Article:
Monday, May 12, 2008

Does being ethical pay?

That's the headline on the paper someone's reading in this coffeeshop, and in my experience, I'm inclined to say that no, being ethical does not pay. Particularly in the fields of business and politics, even those who go in with the best intentions often find that in order to succeed, they have to sell their principles to the highest bidder. There are exceptions, as there are to every rule, but I personally have found that sticking to my ethical tenets has had mostly unfavorable consequences. By ethics, I don't mean the religious right's definition of a "virtuous lifestyle," I mean basic human decency: don't lie, don't cheat, don't steal. And as much as I believe in this way of life, I wouldn't recommend it to anyone who wants to make a name for themselves or a lot of money. Someone with strong morals would have second thoughts about serving their own self-interest at the expense of another, or compromising their beliefs in order to succeed. But a psychopath, one who by definition has no sense of ethics or empathy, would have no problem doing whatever it took to help themselves, and those are the people who rise to power and flourish in life. I left a well-paying job because I couldn't reconcile my principles with those of my employer. Then I went into debt. And now that I'm doing something I like, I'm still in debt, even though I feel ethically sound. Sticking to my principles might be good for my overall well-being, but it hasn't been good for my career.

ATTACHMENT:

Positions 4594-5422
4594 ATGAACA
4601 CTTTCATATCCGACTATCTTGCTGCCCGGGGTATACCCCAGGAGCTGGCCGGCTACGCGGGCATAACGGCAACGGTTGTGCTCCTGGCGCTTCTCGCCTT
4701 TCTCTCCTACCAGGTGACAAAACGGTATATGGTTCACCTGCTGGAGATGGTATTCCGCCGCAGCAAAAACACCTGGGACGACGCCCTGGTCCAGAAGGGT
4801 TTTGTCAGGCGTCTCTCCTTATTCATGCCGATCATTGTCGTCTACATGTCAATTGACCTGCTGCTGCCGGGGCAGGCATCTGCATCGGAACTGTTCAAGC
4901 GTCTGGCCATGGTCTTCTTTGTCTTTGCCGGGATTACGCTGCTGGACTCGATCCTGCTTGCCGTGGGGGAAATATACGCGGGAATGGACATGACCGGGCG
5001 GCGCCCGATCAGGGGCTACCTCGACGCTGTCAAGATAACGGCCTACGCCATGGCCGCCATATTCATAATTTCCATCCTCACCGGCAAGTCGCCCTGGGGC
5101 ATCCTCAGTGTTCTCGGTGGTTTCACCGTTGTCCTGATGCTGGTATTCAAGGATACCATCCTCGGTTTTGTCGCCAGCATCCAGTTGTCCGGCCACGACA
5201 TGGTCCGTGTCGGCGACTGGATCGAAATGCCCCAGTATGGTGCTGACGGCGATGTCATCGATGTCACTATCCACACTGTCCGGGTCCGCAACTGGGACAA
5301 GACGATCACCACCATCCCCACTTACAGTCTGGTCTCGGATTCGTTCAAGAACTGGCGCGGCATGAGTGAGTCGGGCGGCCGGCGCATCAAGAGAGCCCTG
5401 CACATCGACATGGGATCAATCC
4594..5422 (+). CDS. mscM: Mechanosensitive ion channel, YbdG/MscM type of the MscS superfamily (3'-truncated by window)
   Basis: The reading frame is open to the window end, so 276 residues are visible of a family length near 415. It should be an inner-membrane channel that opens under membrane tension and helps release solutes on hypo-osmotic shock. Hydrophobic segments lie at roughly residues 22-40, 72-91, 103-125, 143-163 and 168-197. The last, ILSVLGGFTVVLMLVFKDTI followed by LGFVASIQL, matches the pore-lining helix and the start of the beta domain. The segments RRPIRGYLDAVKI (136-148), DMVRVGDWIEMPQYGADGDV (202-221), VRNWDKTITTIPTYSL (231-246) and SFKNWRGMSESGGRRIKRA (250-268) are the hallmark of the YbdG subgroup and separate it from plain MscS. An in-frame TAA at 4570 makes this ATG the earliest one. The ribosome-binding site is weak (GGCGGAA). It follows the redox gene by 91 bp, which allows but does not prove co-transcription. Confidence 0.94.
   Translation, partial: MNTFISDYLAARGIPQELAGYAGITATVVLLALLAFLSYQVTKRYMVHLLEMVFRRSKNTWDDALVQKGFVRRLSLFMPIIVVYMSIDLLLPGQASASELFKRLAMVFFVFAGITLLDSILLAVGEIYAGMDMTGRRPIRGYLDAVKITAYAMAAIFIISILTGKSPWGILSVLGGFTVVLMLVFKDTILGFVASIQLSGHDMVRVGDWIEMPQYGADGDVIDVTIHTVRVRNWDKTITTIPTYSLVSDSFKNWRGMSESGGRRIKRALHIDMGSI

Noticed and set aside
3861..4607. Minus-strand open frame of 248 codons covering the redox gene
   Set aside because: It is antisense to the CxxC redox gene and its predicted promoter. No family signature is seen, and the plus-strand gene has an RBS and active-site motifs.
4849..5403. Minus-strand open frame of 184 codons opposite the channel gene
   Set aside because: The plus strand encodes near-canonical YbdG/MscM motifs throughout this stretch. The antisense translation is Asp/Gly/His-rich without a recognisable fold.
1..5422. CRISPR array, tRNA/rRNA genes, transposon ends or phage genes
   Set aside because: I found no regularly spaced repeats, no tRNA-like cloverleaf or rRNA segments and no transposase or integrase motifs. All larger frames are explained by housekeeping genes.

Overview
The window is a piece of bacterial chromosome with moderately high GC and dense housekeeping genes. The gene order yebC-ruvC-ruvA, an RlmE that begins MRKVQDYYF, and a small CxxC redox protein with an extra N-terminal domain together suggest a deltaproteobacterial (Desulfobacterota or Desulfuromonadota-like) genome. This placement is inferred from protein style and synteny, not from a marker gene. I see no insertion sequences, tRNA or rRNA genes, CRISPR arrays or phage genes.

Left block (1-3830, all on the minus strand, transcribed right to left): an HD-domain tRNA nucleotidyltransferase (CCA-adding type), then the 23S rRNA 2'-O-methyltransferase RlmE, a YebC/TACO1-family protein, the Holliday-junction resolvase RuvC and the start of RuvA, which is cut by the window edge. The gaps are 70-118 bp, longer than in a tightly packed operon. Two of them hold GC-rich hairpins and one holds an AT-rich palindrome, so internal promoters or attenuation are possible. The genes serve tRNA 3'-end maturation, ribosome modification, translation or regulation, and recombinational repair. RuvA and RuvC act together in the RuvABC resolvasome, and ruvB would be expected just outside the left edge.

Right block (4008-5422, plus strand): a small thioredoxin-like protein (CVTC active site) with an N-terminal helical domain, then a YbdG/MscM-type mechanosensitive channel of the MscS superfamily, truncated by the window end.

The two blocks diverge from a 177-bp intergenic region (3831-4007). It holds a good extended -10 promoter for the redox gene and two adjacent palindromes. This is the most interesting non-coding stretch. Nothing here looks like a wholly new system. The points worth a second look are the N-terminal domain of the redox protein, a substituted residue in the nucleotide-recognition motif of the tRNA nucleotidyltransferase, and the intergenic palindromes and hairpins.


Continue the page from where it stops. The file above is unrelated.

Tuesday, May 06, 2008

Gaining perspective

Good news, at least for me: I'm very slowly crawling out of debt. I have a second job, doing boring clerical work for a nonprofit, nothing I'd want to do long term, but it'll help. And it's quiet, so I have time to think. And what I was thinking about today was how my current relationship has helped me gain a new perspective on the brief wastes of time that I once called relationships. I used to fall apart and vow revenge on a guy who dumped me after two or three dates, or who just stopped talking to me after we hooked up a few times. I used to be very alone, and these were the closest things to relationships that I'd ever had. But now that Anthony is in my life, I know what a real boyfriend is supposed to be; someone who calls while he's out of town because he misses me, someone who makes plans to see me, someone who I can introduce to my friends without having first to analyze what to introduce him as, and someone I can be honest with when he does something that annoys me. There are things about Anthony that annoy me, which happens in any relationship, but this time, unlike the other guys I used to think were my whole world, I felt comfortable talking to him about it, because I actually thought he would listen. And he did. Now I see my former relationships for what they were, guy try-outs to prepare me for meeting someone special, but, I now see, nothing special themselves. Now I wonder why I made myself crazy over people who were so obviously not worth the trouble, but I guess I didn't know any better at the time.
And now for more good news: Bound is coming back on May 30th. Anthony and I saw the new space for both Bound and Entre Nous last Saturday, and it's a very cool spot for Bound. There's a glassed-off area that's perfect for both playing and voyeurism, a decent dance floor, great deconstructed atmosphere, although the bar leaves a little something to be desired. I do not want Bound to have to move again, so I'm urging everyone in the DC area interested in the goth/fetish subculture to come out on Fridays for the only dark alternative club event that night.